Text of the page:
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Meta charging European users to remove ads is a privacy red herring

This article was originally published on The Conversation, an independent and nonprofit source of news, analysis and commentary from academic experts. Disclosure information is available on the original site.

This article was originally published on The Conversation, an independent and nonprofit source of news, analysis and commentary from academic experts. Disclosure information is available on the original site.


Author: Ignacio Cofone, Associate professor, Law, McGill University

This November, Meta rolled out a new subscription model for Facebook and Instagram users in the European Union, where they could pay a fee in exchange for an ad-free browsing experience on Facebook and Instagram. Referred to by critics as a “Pay or Okay” model, and charging 9.99 to 12.99 euros monthly, the option is already an object of controversy.

Meta, among many others, presented the new policy as a privacy-preserving measure. Meta explains it responds to EU privacy regulations.

And opponents of this approach only partially disagree. The Austrian Data Protection Authority, together with activist and lawyer Max Schrems and the advocacy group NOYB, filed a complaint against Meta’s new model. They argue that paying for privacy breaches privacy as a fundamental right.

The European Consumer Organisation also filed an equivalent complaint. Asking to pay for privacy is wrong, the complaint argues, and asking to pay so much for it is worse.

But both those who are excited about privacy-preserving Facebook and Instagram versions, and the organizations that filed these complaints, miss the point: Meta doesn’t provide any option to pay for privacy — in the EU or anywhere else.

Meta’s business model relies on personal data

The issue is that users who choose the new option still have their information collected by Meta. The company declared that people who pay for the service will not have their information processed for renting advertising spots on their accounts. It never promised that they wouldn’t have their information collected or processed for other purposes.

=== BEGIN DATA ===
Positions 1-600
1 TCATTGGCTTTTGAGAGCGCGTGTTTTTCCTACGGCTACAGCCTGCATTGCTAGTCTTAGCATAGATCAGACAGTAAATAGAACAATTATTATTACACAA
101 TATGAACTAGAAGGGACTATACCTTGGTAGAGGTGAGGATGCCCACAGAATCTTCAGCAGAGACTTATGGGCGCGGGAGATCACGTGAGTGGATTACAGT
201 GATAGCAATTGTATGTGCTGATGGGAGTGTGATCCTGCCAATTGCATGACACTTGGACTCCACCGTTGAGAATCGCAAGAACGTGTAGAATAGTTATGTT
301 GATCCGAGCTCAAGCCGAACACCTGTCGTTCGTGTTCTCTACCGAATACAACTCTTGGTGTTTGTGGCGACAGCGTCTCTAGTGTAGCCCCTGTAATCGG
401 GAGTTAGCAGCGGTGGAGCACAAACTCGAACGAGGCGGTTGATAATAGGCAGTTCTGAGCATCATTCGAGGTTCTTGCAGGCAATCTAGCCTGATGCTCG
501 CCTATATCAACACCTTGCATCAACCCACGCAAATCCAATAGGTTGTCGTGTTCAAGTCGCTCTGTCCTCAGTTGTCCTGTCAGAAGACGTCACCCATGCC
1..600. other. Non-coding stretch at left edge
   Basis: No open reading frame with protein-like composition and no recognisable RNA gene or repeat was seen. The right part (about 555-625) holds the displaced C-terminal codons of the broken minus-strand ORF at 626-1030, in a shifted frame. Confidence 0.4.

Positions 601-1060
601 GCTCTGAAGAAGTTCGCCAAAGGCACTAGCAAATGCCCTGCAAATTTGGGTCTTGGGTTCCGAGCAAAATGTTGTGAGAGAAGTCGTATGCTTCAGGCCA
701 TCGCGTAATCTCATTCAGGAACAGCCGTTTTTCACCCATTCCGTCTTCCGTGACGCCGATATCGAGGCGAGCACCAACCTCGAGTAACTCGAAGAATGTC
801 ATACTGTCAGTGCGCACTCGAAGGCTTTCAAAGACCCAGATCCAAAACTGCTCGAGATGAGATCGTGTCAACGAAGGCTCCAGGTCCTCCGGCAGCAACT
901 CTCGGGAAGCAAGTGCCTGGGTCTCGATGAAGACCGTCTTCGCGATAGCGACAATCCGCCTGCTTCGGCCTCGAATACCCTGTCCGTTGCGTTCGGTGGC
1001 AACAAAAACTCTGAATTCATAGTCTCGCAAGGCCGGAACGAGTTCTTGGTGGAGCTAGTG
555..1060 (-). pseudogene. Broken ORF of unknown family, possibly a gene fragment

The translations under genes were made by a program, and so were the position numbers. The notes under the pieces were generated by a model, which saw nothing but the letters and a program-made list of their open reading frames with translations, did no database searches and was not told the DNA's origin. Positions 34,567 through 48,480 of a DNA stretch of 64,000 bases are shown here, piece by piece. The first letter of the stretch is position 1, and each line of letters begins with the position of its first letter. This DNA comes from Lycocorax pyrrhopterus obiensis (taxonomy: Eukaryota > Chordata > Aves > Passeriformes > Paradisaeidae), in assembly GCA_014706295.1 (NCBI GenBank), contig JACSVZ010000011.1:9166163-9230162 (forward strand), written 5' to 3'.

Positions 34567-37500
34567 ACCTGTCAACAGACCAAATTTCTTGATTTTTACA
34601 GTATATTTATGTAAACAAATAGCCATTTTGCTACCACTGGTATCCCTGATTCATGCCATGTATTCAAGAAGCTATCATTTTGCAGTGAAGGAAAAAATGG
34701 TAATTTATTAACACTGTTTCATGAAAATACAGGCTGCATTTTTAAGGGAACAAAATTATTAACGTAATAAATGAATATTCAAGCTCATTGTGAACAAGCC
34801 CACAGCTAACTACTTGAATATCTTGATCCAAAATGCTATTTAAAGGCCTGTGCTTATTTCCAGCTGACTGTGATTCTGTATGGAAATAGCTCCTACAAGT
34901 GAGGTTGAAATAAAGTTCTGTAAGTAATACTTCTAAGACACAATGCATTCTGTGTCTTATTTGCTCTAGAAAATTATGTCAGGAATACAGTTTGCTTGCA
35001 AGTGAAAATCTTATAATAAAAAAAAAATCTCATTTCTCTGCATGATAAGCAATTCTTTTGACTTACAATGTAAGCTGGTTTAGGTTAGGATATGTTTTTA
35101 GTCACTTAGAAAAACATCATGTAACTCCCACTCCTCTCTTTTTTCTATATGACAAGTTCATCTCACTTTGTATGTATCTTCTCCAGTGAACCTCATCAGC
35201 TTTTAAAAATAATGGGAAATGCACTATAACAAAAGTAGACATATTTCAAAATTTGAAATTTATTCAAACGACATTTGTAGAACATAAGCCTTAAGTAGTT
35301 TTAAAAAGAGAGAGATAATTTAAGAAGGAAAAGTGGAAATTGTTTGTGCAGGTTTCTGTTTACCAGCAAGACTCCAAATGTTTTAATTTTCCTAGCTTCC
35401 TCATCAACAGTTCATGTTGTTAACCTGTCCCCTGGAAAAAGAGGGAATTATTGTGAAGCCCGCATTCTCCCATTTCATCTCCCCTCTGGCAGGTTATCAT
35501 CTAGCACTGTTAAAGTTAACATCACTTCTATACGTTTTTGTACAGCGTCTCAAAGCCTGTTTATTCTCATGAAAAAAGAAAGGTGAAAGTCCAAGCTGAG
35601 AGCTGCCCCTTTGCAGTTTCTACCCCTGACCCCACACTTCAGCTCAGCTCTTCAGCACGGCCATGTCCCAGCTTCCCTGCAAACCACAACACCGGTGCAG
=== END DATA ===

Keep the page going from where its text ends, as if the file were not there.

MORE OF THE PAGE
Meta’s objective isn’t just to display ads to many people but also to make its ads more effective through precise targeting. To do this, Meta collects information about its users, from their location and likes to their browsing outside of the platform. 

Meta’s most valuable resource isn’t your attention while you use Facebook for an hour or two, but what the accumulation of thousands of those hours provides. Your attention is valuable for a second, but your information is useful forever; Meta can predict how likely a user is to buy a product when others with similar demographics clicked on it before.

It is unlikely that Meta will offer pay-for-privacy because it would lose enormous profits from advertisers if it stopped collecting data from paying users. If it did that and EU users opted for a payment-supported Facebook as opposed to an ad-supported one, it would miss out on ad accuracy for its non-EU users too. The monthly payments received would be unlikely to compensate for that large loss.

An additional revenue stream